If you are dreading that this Netflix original will be another “High School Musical” or “Twilight” spectacle, then there is a pleasant surprise awaiting. In summary, an internally self-seeking high schooler struggles to come to terms with what he really wants versus who he really is.
Beginning as a journey to find the perfect admissions essay topic, Brooks, played by Netflix’s favorite and charming lead, Noah Centineo, finds out that he has been hiding behind his resume for so long that he does not know who he really is.
Overall, the script is especially articulate, considering that the speakers are meant to be high schoolers. It asks gripping questions to their targeted, young audience: Are female expectations really comparable to prince charming? Should the guy always pay for the date or open doors for their date? Is chivalry dead?
It also questions the modern notion that going places is only valuable if a good Instagram photo comes out of it. Considering that this may be a critique on the transition of contemporary socialization, “The Perfect Date” finally challenges teens to examine their own everyday lives.
Utilizing the technology-driven plotline, Murph (Odiseas Georgiadis), Brooks’ gay best friend, creates an app that allows Brooks to make money through acting as a stand-in for women who need dates. The difference between a real date and a ‘stand-in’ comes in question when a girl from the richest town nearby, Celia (Laura Marano), needs a date to a school dance and her parents are willing to pay.
Peaceful vehicle transitions advance the montage-filled storyline smoothly, virtually showing the progress of Brooks and Celia’s relationship every time a vehicle is driven. From fine art to sports events, Brooks goes on numerous dates after his encounter with Celia, showing his ability to put on many different masks without a second thought.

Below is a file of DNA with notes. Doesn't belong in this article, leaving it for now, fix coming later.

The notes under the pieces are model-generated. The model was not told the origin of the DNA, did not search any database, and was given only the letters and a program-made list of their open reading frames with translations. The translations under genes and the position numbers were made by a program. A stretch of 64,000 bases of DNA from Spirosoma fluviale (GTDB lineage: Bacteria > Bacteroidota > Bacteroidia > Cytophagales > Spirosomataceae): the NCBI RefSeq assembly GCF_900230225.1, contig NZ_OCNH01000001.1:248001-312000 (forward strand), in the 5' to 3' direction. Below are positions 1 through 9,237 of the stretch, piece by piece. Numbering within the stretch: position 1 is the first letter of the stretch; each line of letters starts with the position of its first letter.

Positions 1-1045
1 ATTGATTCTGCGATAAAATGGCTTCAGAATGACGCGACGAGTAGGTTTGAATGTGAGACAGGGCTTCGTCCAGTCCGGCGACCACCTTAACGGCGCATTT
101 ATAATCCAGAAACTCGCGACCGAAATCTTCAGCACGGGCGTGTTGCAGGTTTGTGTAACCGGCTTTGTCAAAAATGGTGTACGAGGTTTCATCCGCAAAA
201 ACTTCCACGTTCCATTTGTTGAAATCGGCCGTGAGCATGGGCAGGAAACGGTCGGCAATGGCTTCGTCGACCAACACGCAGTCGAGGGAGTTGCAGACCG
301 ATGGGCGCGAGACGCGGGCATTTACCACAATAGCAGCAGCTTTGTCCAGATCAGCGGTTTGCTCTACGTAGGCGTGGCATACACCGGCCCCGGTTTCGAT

Brooks seems to be so unsure about his identity that he defines himself by the things he does, but lacks any actual personality. In reality, high schoolers are generally seeking to find themselves through their wants, but Brooks’ obsession with getting accepted to Yale has taken over his entire being, leaving nothing left for him to enjoy.
Does this resonate with the average high school scholar; wanting something just because of the title or label versus an actual desire? Director Chris Nelson may be commenting on the exterior of modern youth identity as well as the fear of standing out from the constraints of media-constructed uniformity.
The movie attracts viewers in the most basic sense by using a rich setting where the main character is a financial underdog. This dark horse mentality is usually a modern cliche, however, Centineo seems to have perfected this character-type in his other budding Netflix originals.
Nobody defines the moral of this film better than Celia, arguing Brooks relies on external factors to be happy instead of being true to himself. So, If you are ready for a cute teen-flick that involves a little self-reflection, then add “The Perfect Date” to your list.